Adults don’t take too kindly to receiving a slap on the wrists from their fellow adults. But that’s what Oxfam has just done to all Americans, as well as to the French, the Russians and New Zealanders. Oxfam has claimed that they haven’t given their ‘fair share’ to help with the refugees both within and outside Syria.

It’s hard to tell, most of the time, whether Oxfam is talking about state aid or public charity because it often talks about both at the same time. In fact, when the state funds or aids a country, it’s actually the people who are funding or aiding that country.

Oxfam gets more specific about Americans. It tells them that they have given less than two-thirds of what they should. Kuwait, on the other hand, has been the most generous donor by giving more than four-and-a-half times its ‘fair share’. Well, the fact that Kuwait is a Sunni Muslim state which wants the Islamists and jihadists to defeat the Alawite (Shia) Assad regime may have something to do with this. It’s also an oil-rich country. In addition, there's the unpalatable - but true - fact that Muslims, on the whole, only give aid or charity to fellow Muslims (or, in this case, only to fellow Sunni Muslims).

Oxfam has even castigated little ol' New Zealand. It said that New Zealanders – or the state? - have committed only 1% of what it should. What it should? What the hell does that mean? I didn’t know that Oxfam was the moral guardian of the British, let alone of New Zealanders. However, Oxfam does make a good point when it says that although Qatar (a Sunni Muslim state) and Russia have given only 3% in aid, that hasn’t stopped them from arming both sides. (Qatar, being a Sunni Muslim country, arms the Islamists and militants and Russia arms Alawite Assad.) Clearly, Qatar has gone for the arming option rather than that of aid or charity; although, it should be added, it’s often hard to tell the difference when it comes to Muslim/Islamic 'aid' or ‘charity’.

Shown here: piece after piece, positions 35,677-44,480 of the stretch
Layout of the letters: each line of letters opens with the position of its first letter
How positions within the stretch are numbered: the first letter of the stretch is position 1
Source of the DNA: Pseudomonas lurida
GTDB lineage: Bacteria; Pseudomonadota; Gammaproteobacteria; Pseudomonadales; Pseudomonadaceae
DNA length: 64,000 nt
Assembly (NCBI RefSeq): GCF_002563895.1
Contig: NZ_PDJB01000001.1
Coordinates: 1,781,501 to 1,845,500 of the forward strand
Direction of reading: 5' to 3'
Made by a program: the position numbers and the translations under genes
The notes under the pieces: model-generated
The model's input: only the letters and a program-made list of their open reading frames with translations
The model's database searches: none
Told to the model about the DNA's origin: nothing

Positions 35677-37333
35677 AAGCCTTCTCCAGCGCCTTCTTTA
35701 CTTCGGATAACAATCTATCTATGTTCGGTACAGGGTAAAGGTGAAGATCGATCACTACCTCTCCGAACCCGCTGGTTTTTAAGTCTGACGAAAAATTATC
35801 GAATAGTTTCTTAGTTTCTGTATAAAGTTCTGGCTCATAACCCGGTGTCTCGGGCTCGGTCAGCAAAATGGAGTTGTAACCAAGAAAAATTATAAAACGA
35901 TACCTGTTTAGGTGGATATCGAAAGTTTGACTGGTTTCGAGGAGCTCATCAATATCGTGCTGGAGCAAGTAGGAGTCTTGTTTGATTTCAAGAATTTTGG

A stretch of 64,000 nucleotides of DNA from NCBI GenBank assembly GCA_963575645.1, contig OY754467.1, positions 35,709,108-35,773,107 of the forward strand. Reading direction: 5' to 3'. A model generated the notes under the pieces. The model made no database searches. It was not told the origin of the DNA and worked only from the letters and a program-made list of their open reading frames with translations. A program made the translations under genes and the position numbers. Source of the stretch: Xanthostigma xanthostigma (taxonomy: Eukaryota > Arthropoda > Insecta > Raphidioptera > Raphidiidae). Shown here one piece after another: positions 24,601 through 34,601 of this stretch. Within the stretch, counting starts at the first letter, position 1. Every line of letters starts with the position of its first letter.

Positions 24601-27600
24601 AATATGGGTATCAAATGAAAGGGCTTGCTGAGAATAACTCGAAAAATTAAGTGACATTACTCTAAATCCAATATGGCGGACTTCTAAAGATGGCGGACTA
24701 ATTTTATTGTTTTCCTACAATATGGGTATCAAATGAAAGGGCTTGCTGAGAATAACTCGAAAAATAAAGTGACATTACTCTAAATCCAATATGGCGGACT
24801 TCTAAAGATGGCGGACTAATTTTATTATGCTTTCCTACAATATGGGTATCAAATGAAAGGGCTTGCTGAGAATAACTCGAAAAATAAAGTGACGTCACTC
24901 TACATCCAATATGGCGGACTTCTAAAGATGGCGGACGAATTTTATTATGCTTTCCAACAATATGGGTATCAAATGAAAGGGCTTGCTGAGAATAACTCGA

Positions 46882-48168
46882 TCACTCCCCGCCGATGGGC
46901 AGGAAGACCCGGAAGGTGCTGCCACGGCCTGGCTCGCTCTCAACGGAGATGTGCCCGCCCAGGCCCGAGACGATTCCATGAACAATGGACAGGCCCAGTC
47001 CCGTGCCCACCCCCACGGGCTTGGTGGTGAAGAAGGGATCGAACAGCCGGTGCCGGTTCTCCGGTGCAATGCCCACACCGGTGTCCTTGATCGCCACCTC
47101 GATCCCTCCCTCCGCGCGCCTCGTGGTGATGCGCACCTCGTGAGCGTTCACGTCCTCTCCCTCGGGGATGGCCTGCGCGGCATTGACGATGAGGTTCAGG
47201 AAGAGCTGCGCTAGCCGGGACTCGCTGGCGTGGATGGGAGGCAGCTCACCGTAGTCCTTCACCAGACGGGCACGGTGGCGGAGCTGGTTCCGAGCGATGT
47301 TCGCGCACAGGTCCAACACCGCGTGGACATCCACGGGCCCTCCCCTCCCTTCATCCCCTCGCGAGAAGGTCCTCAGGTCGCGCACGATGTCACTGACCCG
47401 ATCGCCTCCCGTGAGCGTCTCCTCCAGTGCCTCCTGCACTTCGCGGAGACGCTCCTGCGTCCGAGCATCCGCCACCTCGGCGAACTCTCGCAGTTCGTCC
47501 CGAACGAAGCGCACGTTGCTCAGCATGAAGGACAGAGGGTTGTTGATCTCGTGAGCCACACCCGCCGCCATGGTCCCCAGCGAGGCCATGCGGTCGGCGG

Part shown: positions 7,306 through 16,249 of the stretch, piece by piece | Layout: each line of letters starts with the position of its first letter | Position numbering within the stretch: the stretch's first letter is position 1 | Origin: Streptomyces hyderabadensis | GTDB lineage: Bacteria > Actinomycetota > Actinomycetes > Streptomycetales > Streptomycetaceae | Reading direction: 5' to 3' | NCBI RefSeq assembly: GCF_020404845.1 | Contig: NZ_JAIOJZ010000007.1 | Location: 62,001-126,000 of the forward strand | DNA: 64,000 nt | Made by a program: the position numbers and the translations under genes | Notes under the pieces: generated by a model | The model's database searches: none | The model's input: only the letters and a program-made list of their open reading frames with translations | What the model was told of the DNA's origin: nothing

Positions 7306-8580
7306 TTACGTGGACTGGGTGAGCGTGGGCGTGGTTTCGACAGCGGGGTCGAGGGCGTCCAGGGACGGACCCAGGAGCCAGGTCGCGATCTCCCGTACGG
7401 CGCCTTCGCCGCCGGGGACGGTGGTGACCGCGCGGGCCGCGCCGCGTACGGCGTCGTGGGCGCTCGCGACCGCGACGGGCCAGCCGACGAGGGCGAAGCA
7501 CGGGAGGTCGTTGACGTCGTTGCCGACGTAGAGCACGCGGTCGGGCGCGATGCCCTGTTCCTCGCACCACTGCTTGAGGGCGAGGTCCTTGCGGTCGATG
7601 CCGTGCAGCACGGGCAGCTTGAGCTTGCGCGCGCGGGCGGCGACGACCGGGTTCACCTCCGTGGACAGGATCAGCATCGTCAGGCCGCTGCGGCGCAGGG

The British, on the other hand, are doing very well when it comes to aiding the Syrians. Or at least the British state has done well so far – not necessarily the British people. The British Prime Minister himself, David Cameron, has been the main man behind Britain’s spending spree of £400m for Syria as well as for its neighbouring states. 

I’m not against charity; but it is essentially a private thing. You can’t be ordered - by the state or by Oxfam - to give to charity. If you are ordered, then it is no longer, in a manner of speaking, charity that you’re giving. It becomes a tax; even if not a legal, or formal, tax. In fact it becomes a  guilt-driven moral tax. (Perhaps guilt is sometimes a good thing if that’s what it takes to get the cash.) You see, most people don’t mind being asked to give to charity. Many don’t even mind being badgered to do so. It’s just the pointing of the moral finger that people don’t like.